Lasers have changed medicine in many unexpected ways over the decades as the technology has been refined and new applications for it discovered. Masers on the other hand, or Microwave Amplification by Stimulated Emission of Radiation, are actually older than lasers, but they’re yet to see practical use outside the laboratory. That is because for over fifty years scientists were only able to have them work either under very low temperature or pressure, and usually within powerful magnetic fields.
Typically, a ruby core was used within which microwaves bounced, interfered, and became amplified, but the environment required could not be easily replicated in a commercialized device. Now researchers from Britain’s National Physical Laboratory and Imperial College London developed a maser that instead of ruby uses p-terphenyl doped with pentacene, a material that mases at room temperature and pressure and without any outside magnetic fields. The team believes that this technology will see some of its first applications in diagnostic medicine, something we’ll be sure to be excited to report as it comes out.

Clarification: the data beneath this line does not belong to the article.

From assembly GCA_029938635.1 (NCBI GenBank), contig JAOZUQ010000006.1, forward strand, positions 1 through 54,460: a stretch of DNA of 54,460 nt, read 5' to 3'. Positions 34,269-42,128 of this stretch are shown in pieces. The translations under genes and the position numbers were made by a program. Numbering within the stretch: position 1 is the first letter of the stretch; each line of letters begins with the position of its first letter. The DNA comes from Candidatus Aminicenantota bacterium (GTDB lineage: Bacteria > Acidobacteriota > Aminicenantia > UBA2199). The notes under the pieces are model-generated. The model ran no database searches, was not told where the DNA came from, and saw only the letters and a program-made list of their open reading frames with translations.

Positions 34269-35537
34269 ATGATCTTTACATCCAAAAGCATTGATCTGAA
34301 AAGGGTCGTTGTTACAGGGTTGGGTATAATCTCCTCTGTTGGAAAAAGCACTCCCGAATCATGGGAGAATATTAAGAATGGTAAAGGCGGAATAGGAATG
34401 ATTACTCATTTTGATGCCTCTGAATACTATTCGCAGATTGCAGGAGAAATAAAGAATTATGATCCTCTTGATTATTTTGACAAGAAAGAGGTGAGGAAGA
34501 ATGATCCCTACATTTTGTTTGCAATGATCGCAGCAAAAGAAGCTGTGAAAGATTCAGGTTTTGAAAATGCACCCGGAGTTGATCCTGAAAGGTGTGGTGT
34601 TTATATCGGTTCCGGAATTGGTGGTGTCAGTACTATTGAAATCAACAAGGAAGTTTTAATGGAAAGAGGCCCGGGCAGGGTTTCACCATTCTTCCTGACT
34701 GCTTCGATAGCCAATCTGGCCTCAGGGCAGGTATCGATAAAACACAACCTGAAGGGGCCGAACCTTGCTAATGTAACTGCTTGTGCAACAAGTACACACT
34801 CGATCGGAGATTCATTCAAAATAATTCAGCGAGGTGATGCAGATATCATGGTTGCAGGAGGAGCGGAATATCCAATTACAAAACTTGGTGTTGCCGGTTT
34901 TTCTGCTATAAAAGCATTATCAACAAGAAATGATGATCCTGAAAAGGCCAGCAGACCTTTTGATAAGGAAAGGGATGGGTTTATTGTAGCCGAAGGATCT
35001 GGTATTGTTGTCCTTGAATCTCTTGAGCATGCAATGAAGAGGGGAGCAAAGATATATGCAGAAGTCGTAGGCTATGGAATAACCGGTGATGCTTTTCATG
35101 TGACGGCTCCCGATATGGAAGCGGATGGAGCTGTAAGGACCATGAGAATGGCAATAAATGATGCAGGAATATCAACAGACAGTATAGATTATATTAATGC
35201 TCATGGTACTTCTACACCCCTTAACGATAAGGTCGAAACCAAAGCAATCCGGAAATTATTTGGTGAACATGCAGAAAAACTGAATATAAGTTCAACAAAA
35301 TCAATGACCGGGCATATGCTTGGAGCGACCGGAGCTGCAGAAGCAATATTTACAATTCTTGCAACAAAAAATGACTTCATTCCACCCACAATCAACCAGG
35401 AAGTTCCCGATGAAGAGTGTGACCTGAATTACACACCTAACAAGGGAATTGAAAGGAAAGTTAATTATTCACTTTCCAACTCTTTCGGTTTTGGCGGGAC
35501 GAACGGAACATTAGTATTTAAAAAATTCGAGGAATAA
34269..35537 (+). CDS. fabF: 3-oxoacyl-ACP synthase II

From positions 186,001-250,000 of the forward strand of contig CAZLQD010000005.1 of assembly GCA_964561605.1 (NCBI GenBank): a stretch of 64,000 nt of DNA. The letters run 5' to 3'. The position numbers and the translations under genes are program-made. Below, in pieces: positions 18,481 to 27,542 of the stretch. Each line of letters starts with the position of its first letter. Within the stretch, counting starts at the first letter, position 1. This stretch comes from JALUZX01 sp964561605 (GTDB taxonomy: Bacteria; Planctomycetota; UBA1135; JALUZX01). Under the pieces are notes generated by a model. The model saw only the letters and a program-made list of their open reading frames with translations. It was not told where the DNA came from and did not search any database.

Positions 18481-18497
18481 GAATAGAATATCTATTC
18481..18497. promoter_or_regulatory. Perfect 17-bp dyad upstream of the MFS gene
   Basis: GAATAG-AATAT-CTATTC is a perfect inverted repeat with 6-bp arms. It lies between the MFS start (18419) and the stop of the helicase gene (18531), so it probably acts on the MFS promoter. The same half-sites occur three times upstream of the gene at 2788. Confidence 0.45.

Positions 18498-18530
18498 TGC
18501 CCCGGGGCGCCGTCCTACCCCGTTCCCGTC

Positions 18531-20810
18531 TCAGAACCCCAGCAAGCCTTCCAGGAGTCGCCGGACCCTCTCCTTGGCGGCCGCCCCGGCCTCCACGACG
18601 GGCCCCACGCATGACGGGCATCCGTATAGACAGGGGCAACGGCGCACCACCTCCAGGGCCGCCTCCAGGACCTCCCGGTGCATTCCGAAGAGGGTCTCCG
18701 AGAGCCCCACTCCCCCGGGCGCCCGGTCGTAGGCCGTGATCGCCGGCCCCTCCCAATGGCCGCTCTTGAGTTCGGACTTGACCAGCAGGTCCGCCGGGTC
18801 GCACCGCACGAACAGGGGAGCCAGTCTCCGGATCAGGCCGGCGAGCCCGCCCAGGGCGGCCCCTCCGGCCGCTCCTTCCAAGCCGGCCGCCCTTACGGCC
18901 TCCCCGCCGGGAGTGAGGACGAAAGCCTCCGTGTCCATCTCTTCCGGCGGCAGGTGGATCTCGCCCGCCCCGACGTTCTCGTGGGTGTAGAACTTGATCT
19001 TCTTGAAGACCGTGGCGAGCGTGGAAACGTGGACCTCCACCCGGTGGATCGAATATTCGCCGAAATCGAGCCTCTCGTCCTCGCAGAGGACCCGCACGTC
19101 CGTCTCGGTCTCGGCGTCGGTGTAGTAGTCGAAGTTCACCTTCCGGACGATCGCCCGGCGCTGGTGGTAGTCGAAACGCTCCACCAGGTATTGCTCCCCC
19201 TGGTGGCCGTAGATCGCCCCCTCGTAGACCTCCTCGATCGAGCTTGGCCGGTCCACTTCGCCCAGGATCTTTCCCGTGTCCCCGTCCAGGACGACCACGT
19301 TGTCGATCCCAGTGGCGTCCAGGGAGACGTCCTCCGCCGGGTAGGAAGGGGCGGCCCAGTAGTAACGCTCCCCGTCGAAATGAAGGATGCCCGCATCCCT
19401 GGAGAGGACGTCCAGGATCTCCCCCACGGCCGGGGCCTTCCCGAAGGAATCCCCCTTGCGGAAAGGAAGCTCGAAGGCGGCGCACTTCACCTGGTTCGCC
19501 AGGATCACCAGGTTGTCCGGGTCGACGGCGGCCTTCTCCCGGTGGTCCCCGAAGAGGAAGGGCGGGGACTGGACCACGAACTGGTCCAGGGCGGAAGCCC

Announcement from the National Physical Laboratory: MASER power comes out of the cold…
Article in Nature: Room-temperature solid-state maser